Remember though — when editing, it’s easier to bump up the volume than bump down the volume. Thus, err on the side of caution and do not record at a level that is TOO LOUD.
Use Headphones: Put your headphones into the headphone jack on your digital audio recorder. Hit the “record” button. Now ask the person to talk. Ensure that you can hear the person clearly. If you can’t hear them clearly, put the microphone closer to their mouth and/or increase the “rec level” to a higher sensitivity. Keep the headphones on your ears during the whole interview. You’ll know exactly how the person sounds the whole time.
Speak Up: Ask the person to speak up and speak louder if you can’t hear them properly and clearly when you have your headphones on.
Don’t Fidget: Do not fidget and play with the audio recorder while gathering sound. The audio recorder picks up the noise when you rub your hands on it. Avoid this by not fidgeting.
Focus: There’s many things to think about while conducting an audio interview. Can you hear them clearly? What are they saying? What’s my next question? Where is the interview going? How can I take the interview in a different direction or somewhere I hadn’t planned if they say something interesting?
If you don’t get the 5-minute interview right the first time, do it again!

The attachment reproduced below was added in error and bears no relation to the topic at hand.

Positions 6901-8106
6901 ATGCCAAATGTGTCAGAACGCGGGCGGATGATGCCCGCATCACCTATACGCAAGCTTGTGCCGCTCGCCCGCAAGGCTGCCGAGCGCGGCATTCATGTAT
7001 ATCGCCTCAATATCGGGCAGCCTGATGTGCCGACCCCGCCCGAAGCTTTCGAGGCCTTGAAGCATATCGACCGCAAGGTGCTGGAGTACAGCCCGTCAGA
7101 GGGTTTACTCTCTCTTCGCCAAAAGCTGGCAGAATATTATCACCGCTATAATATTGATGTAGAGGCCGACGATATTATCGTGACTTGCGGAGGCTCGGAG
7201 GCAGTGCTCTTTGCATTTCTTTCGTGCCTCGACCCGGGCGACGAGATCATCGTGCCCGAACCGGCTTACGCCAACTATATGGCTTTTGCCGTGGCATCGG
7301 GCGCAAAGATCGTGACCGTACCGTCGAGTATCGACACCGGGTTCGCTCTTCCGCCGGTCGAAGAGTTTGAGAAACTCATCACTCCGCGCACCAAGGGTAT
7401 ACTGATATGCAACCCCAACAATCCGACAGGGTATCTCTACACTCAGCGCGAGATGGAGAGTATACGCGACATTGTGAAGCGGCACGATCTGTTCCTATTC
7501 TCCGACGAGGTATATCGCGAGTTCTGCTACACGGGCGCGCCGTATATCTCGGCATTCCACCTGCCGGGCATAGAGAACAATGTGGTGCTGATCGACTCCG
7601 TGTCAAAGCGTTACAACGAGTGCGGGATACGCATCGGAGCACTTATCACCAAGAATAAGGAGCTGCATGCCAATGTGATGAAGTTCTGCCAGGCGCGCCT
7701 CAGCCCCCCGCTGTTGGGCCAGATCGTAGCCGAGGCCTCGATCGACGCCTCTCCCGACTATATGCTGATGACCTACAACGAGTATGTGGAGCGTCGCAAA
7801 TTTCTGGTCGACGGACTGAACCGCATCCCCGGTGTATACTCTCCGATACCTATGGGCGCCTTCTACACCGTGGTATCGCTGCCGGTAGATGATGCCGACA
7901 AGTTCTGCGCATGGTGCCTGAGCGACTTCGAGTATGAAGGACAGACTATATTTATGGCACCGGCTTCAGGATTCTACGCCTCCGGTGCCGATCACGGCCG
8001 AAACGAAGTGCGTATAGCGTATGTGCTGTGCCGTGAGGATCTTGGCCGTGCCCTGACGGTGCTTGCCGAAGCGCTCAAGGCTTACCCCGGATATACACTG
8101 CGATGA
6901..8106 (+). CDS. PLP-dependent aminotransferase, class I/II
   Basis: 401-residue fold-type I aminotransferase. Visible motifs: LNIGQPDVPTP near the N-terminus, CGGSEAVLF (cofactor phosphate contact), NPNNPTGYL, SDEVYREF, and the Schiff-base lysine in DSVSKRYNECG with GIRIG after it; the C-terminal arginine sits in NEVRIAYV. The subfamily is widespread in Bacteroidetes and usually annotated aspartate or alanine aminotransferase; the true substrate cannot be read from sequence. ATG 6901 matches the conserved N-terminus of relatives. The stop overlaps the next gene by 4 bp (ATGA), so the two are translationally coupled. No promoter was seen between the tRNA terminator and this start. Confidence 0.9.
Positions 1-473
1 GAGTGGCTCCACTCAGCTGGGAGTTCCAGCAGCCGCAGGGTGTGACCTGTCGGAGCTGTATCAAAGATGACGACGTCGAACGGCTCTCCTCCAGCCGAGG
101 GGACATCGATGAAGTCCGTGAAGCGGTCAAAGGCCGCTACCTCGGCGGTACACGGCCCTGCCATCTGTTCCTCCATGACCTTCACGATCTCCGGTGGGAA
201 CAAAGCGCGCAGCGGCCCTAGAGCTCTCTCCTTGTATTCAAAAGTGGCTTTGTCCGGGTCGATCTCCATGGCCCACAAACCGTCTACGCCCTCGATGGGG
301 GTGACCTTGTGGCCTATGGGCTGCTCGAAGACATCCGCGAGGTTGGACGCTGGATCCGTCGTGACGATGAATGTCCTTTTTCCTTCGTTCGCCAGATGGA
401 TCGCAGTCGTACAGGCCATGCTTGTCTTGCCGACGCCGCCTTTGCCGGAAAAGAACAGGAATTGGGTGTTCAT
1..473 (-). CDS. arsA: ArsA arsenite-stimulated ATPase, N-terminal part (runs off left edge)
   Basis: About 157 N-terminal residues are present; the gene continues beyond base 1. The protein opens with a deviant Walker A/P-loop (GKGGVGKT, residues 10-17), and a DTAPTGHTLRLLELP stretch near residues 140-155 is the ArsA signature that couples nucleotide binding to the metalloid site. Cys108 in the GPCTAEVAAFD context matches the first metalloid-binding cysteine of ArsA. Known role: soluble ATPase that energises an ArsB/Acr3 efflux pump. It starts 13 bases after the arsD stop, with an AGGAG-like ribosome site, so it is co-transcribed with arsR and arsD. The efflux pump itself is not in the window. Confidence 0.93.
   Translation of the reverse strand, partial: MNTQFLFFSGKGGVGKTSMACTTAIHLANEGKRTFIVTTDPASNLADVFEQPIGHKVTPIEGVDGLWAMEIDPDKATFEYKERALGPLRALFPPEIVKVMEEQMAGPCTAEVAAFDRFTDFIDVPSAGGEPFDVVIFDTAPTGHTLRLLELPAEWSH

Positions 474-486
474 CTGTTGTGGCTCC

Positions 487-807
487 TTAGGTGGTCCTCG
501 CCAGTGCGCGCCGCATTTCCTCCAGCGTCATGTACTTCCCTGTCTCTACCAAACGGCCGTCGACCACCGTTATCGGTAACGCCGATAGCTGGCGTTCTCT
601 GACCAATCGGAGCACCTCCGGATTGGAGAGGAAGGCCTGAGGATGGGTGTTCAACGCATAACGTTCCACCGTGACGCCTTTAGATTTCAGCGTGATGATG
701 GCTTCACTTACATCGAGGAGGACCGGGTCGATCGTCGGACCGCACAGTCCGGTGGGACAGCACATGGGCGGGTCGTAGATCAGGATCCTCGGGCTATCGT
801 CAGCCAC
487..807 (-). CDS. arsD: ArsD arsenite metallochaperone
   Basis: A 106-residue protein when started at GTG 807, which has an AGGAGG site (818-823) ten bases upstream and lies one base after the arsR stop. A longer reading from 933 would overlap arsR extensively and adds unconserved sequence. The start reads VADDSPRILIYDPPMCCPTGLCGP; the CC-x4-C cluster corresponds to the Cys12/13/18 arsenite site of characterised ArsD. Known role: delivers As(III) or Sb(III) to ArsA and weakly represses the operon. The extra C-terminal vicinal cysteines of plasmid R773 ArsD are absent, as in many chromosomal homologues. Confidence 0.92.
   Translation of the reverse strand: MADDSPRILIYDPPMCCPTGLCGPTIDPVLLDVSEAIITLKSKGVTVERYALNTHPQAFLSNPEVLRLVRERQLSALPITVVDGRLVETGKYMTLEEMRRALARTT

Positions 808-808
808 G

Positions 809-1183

But Also Engage: Listen to the person. Make eye contact (don’t look at their mouth). Seem genuinely interested in their story. After they’re done speaking, stay in silence for a moment. They may add more detail to their thoughts.
Uh huh: Don’t do it. Avoid saying those filler words during an interview. You don’t want YOUR voice recorded when the person is talking. Instead, nod, smile, use eye contact, and lean forward to encourage the person.
Avoid Comment. Resist the urge provide in-depth responses or comments to your interviewee during and after everything he/she says–that means more editing for yourself or not being able to use the audio at all.
Pause. During the audio interview, leave a brief pause after the interviewee finishes answering a question and before you begin your next question. Giving more pause will leave you more room for editing.